This is also the time of year when the king of the fruits marks entry. A chilled juicy mango is literally a treat to our taste buds. Many of us might remember how our grandparents instructed us to soak mangoes in water for at least half an hour. While such situations would normally prompt a struggle between logic and patience, our grandparents had a valid point.
Mangoes have been soaked in water before consumption for centuries, and there are scientific grounds for this practice. Let’s understand the science behind this.
Soaking removes anti-nutrient:
Mango, the most popular summer fruit in India is high in vitamins C, A, K, E, and B. However, its stem contains phytic acid, a toxic substance that, if taken, can hinder the body’s absorption of important minerals such as iron, zinc, and calcium, leading to mineral shortages over time. However, soaking mangoes in water for a few hours remove this anti-nutrient, making the fruit harmless.
Removes harmful agri-chemicals:
Although the term organic mangoes is frequently used, nothing appears to be truly organic. While you can be assured that a crop is pesticide-free on the outside, you can never be positive that the soil it grew in is pesticide-free on the inside. In fact, after fertilisers and pesticides are applied, most soils become chemically contaminated. When the fruit absorbs nutrients from the soil for growth, it also absorbs highly poisonous compounds that can cause respiratory tract infection, eye and skin irritation, and the growth of cancer cells. Soaking the mango releases these toxins, allowing you to stay safe while enjoying the fruit.
Aids in weight loss:
You’re wrong if you assume mango season would sabotage your efforts to lose weight. Mangoes contain phytochemicals, which may be harmful to the body in large concentrations but are healthy in tiny amounts. When mangoes are soaked in water, the resulting decrease in phytochemical concentration can aid in the breakdown of fat cells in the body, essentially acting as weight loss catalysts.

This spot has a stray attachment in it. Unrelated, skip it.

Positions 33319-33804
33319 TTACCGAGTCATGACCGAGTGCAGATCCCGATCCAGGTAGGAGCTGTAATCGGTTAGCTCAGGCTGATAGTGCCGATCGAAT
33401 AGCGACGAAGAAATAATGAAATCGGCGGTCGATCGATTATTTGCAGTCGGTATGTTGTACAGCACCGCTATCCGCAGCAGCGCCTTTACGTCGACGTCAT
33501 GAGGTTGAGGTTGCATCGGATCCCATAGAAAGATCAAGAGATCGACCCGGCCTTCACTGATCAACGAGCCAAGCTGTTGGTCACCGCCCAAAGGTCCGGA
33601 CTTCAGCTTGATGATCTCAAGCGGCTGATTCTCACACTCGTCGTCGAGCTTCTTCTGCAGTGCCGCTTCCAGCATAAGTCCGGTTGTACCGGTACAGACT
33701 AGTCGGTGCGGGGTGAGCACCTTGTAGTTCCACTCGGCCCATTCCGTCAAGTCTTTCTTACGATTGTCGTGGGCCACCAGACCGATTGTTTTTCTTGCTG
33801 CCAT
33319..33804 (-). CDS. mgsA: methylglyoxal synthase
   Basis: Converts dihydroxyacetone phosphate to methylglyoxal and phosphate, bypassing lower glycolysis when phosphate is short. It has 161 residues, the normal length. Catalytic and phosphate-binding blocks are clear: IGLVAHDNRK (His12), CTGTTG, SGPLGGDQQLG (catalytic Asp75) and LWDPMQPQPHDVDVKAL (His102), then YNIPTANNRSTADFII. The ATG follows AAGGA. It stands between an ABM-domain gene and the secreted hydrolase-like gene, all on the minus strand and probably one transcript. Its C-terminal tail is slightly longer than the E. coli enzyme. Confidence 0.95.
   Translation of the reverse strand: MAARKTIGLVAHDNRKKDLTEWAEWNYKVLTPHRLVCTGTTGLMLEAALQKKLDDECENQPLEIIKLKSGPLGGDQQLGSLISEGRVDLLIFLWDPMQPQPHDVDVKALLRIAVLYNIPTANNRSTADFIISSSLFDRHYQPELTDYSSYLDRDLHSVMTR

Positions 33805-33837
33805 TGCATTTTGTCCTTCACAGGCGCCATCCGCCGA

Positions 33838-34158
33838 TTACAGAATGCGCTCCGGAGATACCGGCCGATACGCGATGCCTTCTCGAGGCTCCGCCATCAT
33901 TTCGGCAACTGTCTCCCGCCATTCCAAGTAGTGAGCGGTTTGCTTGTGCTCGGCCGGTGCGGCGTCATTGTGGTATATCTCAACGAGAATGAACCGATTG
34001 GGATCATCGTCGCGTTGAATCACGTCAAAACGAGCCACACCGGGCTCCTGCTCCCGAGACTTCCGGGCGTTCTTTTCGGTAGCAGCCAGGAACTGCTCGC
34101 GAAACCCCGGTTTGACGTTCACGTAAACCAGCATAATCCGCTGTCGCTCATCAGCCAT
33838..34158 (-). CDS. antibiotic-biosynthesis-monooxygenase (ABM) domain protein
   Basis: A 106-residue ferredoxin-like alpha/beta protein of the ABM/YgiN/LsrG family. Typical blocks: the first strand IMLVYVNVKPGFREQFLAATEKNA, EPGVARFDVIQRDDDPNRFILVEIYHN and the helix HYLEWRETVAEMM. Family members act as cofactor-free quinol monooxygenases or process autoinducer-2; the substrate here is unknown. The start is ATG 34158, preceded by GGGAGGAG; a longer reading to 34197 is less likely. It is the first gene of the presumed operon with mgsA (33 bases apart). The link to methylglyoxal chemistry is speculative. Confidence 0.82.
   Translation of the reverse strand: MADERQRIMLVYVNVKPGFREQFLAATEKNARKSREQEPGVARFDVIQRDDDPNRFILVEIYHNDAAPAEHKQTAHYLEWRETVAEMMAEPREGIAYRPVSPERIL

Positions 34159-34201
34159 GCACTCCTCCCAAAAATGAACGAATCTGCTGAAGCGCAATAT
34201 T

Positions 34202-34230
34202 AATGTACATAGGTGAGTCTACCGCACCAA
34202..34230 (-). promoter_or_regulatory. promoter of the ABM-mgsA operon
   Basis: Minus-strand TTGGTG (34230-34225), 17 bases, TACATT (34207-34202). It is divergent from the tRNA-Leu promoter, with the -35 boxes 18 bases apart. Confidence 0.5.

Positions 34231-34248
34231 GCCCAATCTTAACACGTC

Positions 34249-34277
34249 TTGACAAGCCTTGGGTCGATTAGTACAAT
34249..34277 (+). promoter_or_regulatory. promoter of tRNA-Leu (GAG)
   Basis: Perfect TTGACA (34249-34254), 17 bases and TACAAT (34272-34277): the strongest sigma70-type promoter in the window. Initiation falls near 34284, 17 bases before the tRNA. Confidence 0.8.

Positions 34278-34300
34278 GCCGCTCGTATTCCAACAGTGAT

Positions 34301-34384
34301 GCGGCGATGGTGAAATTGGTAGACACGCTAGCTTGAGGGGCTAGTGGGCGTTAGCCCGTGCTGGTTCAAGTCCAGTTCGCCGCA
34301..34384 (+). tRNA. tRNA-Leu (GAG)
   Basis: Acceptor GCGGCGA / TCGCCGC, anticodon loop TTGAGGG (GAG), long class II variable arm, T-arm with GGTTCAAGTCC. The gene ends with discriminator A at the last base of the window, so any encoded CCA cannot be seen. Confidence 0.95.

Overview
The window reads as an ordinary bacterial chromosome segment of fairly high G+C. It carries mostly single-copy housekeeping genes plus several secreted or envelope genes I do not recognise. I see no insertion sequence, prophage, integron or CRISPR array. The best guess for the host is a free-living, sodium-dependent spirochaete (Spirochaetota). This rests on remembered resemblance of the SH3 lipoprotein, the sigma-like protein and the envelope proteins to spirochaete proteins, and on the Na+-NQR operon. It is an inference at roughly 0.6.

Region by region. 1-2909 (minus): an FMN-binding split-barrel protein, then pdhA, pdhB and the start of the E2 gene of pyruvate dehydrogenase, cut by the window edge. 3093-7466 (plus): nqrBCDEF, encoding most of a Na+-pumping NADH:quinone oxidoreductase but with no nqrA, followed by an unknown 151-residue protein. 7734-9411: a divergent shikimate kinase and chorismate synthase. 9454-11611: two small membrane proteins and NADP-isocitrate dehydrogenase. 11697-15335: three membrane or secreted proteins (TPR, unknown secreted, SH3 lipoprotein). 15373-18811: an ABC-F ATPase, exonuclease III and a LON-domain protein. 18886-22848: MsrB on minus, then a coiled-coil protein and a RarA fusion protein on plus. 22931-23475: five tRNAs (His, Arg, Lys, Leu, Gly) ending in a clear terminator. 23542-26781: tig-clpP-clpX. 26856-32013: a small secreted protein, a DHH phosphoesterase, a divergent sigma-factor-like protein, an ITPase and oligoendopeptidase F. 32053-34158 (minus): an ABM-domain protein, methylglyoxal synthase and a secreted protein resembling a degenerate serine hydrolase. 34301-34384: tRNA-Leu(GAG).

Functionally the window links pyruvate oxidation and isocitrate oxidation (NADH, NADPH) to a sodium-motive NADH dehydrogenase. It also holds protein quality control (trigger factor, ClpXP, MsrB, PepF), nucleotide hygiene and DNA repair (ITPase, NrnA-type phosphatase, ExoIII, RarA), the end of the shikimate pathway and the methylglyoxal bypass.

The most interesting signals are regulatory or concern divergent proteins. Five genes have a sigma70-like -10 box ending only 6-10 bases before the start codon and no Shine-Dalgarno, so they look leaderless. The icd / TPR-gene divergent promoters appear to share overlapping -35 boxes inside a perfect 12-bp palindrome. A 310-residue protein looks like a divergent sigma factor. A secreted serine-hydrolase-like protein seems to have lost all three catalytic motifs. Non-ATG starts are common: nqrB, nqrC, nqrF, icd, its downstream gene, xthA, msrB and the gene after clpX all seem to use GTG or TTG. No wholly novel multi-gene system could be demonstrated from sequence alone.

Helps you in knowing whether the fruit is ripened naturally:
Calcium carbide pouches are inserted with the mango crates to help the mangoes ripen faster. The chemical reacts in the wet conditions of the crate and creates acetylene gas, which artificially speeds up the ripening process. Placing the mangoes in a bucket of water is the easiest approach to detect this fake ripening process. Mangoes that sink have naturally ripened; those that float have been harvested artificially.
It cools down mangoes:
Mangoes are blamed for raising body temperature, causing acne and rashes on the skin, and causing headaches and nausea. However, soaking them in water for at least half an hour diminishes their thermogenic qualities and successfully stabilizing our body temperature even after eating mangoes.